Those who saw Noelle Velentzas and Asia Siddiqui attending services at their mosque, or walking in their Queens neighborhood said the former roommates were devoted to Islam and family -- but never showed interest in violent jihad, as authorities charge.

"They have been an upright family," said Imam Charles Aziz Bilal of Masjid Al-Hamdulillah mosque on Sutphin Boulevard in Jamaica, speaking of Velentzas, her husband and daughter.

Both women, charged with conspiring to detonate a bomb in the United States, attended the mosque and appeared to be upstanding members, he said.

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"Very honest, very sincere, very dedicated family," he said of Velentzas, 28, and her husband, Abu Bakr. "They're family-oriented. They have children in the community, born in the mosque. Good religious people."

The imam said he was surprised to hear the accusations. He got a phone call at 4 a.m. informing him of the charges against the women he knew as peaceful adherents to Islam.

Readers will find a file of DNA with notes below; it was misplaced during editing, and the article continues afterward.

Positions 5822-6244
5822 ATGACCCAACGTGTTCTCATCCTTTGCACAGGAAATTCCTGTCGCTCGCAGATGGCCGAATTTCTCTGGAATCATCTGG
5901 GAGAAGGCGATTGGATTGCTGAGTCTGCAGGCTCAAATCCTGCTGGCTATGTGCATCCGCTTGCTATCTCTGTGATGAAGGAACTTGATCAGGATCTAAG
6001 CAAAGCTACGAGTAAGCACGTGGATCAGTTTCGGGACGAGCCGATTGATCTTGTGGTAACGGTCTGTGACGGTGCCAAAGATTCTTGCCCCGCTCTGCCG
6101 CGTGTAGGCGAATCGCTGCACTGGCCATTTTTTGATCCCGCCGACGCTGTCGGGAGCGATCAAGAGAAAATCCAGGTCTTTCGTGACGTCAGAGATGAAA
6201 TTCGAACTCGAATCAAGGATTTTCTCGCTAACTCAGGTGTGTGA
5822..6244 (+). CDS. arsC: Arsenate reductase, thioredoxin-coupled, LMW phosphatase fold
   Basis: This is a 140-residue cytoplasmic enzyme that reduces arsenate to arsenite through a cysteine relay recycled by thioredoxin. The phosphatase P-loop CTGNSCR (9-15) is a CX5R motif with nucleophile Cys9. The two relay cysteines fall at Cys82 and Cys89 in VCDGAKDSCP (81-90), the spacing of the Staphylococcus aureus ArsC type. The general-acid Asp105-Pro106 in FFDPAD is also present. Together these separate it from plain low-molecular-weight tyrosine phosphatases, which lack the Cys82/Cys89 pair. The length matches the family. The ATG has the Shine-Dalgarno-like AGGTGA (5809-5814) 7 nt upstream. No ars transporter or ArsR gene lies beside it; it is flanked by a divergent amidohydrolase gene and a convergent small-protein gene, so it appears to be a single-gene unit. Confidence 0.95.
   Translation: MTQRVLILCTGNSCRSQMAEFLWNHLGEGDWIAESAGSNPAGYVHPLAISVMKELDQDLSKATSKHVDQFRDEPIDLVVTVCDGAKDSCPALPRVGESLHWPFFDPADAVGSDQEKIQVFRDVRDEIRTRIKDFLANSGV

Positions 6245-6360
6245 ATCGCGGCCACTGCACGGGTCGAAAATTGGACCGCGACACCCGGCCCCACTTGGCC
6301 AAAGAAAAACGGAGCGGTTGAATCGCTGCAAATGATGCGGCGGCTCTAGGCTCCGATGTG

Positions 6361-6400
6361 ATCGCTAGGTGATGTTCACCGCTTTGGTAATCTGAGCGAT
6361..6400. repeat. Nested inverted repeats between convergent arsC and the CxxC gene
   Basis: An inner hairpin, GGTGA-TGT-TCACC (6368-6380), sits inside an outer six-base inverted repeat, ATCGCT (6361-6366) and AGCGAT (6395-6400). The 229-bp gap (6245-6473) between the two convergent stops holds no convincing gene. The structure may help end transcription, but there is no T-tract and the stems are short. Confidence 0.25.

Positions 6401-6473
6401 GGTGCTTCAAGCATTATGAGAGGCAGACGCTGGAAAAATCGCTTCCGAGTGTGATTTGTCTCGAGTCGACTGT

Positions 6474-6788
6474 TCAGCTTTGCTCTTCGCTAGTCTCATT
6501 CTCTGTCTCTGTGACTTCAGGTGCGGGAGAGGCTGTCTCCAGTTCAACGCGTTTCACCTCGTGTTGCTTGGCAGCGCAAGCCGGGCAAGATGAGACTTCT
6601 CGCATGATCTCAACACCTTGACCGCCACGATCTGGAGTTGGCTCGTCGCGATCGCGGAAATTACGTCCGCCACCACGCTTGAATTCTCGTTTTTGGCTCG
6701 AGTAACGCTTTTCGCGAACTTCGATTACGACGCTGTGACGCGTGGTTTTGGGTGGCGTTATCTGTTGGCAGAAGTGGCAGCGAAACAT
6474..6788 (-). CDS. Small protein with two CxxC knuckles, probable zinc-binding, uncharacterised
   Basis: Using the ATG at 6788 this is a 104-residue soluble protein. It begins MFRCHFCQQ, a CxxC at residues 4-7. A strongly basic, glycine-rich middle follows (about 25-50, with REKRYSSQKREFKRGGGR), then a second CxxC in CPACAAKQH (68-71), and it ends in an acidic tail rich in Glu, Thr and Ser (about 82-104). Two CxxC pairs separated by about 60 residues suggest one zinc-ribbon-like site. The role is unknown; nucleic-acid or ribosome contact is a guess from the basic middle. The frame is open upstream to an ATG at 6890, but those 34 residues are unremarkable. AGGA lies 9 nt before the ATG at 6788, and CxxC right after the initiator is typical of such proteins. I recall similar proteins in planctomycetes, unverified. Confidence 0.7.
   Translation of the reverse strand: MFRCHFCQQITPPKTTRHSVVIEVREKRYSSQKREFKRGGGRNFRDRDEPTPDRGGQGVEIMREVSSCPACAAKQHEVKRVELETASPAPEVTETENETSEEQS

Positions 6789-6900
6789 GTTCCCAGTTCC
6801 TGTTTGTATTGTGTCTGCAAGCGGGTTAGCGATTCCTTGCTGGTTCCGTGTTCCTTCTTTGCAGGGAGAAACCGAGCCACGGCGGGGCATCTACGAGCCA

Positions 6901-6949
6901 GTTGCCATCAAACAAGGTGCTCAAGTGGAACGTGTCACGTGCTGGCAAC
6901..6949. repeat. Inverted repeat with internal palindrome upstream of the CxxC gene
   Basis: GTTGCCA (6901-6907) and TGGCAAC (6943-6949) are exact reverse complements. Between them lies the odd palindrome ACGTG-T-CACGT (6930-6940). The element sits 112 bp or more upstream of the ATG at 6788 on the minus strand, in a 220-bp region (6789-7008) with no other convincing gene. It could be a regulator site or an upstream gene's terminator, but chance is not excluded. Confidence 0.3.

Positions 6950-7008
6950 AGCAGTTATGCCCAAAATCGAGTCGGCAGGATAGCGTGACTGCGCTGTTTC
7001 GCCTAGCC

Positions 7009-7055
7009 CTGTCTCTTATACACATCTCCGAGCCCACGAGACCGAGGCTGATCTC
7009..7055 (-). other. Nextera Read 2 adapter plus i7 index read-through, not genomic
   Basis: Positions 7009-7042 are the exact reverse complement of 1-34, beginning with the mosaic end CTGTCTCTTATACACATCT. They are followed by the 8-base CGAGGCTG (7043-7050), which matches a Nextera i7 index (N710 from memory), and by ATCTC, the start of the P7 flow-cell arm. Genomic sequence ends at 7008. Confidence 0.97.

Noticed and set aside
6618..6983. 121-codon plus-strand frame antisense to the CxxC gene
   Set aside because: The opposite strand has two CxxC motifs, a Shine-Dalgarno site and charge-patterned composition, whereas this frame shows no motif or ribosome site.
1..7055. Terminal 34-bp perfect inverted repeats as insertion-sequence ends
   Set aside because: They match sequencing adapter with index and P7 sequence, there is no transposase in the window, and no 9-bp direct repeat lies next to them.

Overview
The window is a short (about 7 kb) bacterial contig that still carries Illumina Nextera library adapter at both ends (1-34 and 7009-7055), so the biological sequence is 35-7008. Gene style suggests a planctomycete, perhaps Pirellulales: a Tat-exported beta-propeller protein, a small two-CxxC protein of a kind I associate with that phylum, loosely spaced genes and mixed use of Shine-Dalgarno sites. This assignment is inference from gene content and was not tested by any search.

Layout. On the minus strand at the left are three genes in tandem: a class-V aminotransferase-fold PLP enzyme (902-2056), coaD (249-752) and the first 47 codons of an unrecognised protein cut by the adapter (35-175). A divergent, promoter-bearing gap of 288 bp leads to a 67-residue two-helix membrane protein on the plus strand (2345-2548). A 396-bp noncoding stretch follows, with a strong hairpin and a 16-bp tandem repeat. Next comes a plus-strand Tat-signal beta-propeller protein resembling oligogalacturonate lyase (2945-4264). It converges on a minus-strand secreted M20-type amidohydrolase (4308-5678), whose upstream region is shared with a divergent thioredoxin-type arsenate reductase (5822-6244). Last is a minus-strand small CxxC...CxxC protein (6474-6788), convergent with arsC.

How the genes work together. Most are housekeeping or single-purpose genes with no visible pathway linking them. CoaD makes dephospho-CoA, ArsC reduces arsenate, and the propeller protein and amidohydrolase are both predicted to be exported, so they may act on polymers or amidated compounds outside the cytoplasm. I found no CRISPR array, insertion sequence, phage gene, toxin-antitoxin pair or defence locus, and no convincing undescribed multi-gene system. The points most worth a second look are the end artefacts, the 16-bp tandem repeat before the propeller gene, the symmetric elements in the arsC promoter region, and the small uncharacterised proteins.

"That's not what we promote here," he said, adding that extremism is not a component of his teachings.

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David Isaac, 64, said he was walking his dog at about 6:20 a.m. Thursday when he saw three SUVs at Velentzas' Jamaica house. Isaac was surprised to hear about the accusations.

"A mother who took care of her daughter, normal," he said. "Very friendly, nothing political, nothing extremist. . . . If they were doing it, they were doing it on the down low."

For a time, Velentzas had been homeless, living in the street and sleeping in homes or cars. She received help from the Jamaica branch of ICNA Relief USA, a charity.

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"I'm surprised and upset to hear this," said ICNA public relations director Moviz Siddiqui, who is not related to Asia Siddiqui. "We were here to help everyone, Muslim or not. We have no control with anybody. If she crossed over, we have nothing to do with that."

Fahema Akter, 17, and her uncle who lives next door to the Siddiqui home, said several families lived there.

Barbara Briggs, 59, said she often saw Velentzas walking her daughter to school. She would always wear a hijab, covering her head and body, but allowing her face to show, Briggs said. "She's always been a nice lady, appeared to be a good mother," she said. "Always seem to be happy. There was nothing to indicate nothing like that. Nothing."